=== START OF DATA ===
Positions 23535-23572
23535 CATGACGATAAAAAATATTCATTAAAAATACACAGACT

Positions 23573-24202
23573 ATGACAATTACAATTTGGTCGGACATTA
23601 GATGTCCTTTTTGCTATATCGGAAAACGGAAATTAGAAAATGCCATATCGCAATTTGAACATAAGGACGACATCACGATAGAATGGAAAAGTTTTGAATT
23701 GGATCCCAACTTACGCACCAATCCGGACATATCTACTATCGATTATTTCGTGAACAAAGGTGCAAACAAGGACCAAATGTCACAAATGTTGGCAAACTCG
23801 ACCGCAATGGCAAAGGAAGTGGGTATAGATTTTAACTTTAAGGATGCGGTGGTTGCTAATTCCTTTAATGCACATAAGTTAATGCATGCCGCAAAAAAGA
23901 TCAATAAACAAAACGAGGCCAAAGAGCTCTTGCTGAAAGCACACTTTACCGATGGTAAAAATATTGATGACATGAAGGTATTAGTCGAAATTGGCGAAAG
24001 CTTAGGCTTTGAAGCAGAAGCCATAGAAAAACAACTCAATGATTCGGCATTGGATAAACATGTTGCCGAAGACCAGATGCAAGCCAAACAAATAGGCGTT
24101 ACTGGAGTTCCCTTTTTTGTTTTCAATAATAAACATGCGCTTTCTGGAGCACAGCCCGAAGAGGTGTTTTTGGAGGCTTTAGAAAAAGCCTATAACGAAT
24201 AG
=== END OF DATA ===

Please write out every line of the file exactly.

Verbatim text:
Positions 23535-23572
23535 CATGACGATAAAAAATATTCATTAAAAATACACAGACT

Positions 23573-24202
23573 ATGACAATTACAATTTGGTCGGACATTA
23601 GATGTCCTTTTTGCTATATCGGAAAACGGAAATTAGAAAATGCCATATCGCAATTTGAACATAAGGACGACATCACGATAGAATGGAAAAGTTTTGAATT
23701 GGATCCCAACTTACGCACCAATCCGGACATATCTACTATCGATTATTTCGTGAACAAAGGTGCAAACAAGGACCAAATGTCACAAATGTTGGCAAACTCG
23801 ACCGCAATGGCAAAGGAAGTGGGTATAGATTTTAACTTTAAGGATGCGGTGGTTGCTAATTCCTTTAATGCACATAAGTTAATGCATGCCGCAAAAAAGA
23901 TCAATAAACAAAACGAGGCCAAAGAGCTCTTGCTGAAAGCACACTTTACCGATGGTAAAAATATTGATGACATGAAGGTATTAGTCGAAATTGGCGAAAG
24001 CTTAGGCTTTGAAGCAGAAGCCATAGAAAAACAACTCAATGATTCGGCATTGGATAAACATGTTGCCGAAGACCAGATGCAAGCCAAACAAATAGGCGTT
24101 ACTGGAGTTCCCTTTTTTGTTTTCAATAATAAACATGCGCTTTCTGGAGCACAGCCCGAAGAGGTGTTTTTGGAGGCTTTAGAAAAAGCCTATAACGAAT
24201 AG